Haiti, he said then, was on the brink of revolution.

"This is a very dangerous corner in Haiti's history," he said. "But it's a revolution that can be done peacefully through the election."

Under the father-and-son Duvalier dictatorship, Haitians lacked freedom, but the people had clean roads, electricity, jobs, security, Martelly said. When democracy came overnight to this Caribbean nation, people didn't know how to handle it.

Martelly spoke of 24 years of troubled times, of a poor country that, he said, hurtled backward into even more poverty.

"We are ruled by corruption," he said. "The people have no confidence in their government."

The lack of confidence was further eroded by a presidential election in disarray.

"You know how (U.S. President Barack) Obama said it's not about the man, but it's about the plan?" he said. "Here it's more about the man than about the plan."

Haiti will go nowhere, he said, unless the people have a president they can trust, a president who is honest. He was that man, he insisted.

He said his background in music as well as social work -- he founded an aid agency that helps the poor -- gave him 22 years on the ground. The people know him, he said. He was their light at the end of the tunnel.

But the man also had plans.

He said, for instance, that the $12 billion that was pledged by the international community for earthquake assistance should come in the form of infrastructure, not money, because Haitians don't know how to manage money.

"People are fed up here," he said. "They have no food, no education, no health care. What kind of place is it when a young girl will sell her body to buy a phone card?"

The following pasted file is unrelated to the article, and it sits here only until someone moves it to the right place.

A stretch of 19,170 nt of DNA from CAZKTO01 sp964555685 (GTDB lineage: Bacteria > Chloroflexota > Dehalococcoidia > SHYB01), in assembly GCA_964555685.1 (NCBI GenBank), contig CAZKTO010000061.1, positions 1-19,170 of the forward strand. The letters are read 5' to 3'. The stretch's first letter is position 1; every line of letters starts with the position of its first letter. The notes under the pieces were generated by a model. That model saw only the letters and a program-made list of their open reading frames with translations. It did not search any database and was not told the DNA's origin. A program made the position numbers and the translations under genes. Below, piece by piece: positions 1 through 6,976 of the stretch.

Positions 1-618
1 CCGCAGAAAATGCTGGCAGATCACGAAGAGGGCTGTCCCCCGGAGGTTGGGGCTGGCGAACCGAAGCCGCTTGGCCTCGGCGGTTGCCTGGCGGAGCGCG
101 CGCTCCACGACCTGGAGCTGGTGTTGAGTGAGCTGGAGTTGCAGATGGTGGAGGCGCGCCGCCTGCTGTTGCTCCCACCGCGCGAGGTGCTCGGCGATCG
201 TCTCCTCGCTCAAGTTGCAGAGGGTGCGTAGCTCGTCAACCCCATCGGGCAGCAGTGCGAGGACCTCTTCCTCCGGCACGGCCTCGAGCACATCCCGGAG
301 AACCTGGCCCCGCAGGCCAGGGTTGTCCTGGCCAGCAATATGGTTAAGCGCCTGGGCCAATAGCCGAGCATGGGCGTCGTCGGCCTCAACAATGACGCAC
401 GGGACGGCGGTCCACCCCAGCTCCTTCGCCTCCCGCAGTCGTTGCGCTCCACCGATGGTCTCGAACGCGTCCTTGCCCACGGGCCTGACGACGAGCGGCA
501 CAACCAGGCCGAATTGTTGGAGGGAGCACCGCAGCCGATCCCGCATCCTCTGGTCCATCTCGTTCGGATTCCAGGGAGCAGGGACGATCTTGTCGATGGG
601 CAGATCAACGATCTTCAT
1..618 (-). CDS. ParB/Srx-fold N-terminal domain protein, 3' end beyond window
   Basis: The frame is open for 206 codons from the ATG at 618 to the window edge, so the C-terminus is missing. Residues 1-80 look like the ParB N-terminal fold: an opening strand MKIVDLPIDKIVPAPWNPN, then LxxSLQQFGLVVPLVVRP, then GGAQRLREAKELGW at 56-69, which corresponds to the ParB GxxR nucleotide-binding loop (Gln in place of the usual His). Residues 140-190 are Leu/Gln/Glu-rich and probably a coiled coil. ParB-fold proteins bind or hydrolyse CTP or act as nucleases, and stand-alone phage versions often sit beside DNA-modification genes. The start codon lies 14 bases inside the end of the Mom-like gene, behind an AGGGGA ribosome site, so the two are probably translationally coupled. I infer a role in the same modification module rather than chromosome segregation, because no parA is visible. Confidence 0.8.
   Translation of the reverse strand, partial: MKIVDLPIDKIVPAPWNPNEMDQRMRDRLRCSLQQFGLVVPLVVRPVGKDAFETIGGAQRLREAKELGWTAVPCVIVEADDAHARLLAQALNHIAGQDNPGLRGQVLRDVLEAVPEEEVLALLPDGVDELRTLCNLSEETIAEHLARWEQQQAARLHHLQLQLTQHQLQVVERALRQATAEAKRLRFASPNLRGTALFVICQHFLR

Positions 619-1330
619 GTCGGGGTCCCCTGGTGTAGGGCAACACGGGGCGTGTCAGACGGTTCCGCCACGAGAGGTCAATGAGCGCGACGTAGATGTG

Martelly exuded confidence that he could bring change to Haiti. But not everyone is so sure.

"He's stepping into not only a complicated moment in Haitian history but he is also stepping into the wasp's nest of Haitian politics," said Amy Wilentz, author of "The Rainy Season: Haiti Then and Now."

Wilentz said Martelly is a big unknown -- a pro for voters perhaps but a con for those trying to measure up the next few years of Haitian history.

"I don't see any reason to believe or not to believe he will be good at it," Wilentz said. "I think Haiti needs a fresh start. It needs to step out of the muck."

Maybe, she said, Martelly is the man to do just that.

Pierre-Pierre compared Martelly's win to another victory more than two decades ago that catapulted a Catholic priest into the presidency. Jean-Bertrand Aristide was popular in his own right as a man of the church but he also rose to power because he was not from the establishment.

"Martelly spoke in a way Aristide spoke to the people," Pierre-Pierre said. "He spoke to them, not at them."

But look what happened to Aristide, Pierre-Pierre said, referring to the fall of Haiti's first democratically elected president, who coincidentally returned from exile just days before last month's election.

Pierre-Pierre drew another comparison as well. Like Aristide, Martelly has no experience in politics.

"He is a musician and a good one at that," he said.

That makes Pierre-Pierre a fan of Sweet Mickey but not necessarily a supporter of Martelly's. Ultimately, Pierre-Pierre said, what does an entertainer know about Haiti's role in the world.

Some Haiti observers went further than that.

Irwin Stotzky, a University of Miami lawyer who has studied human rights in Haiti, said Martelly hardly had the credentials to run the country and did not see much hope for the immediate future. He said his majority vote was skewed because Aristide's party, Fanmi Lavalas, was barred from participation.

"It's sort of a bad joke," Stotzky said.

But criticism doesn't deter Martelly. When asked in December whether a man who made a name dancing and singing had the mettle for his nation's top job, he smiled.

"Well," he said. "Look at what the politicians have done."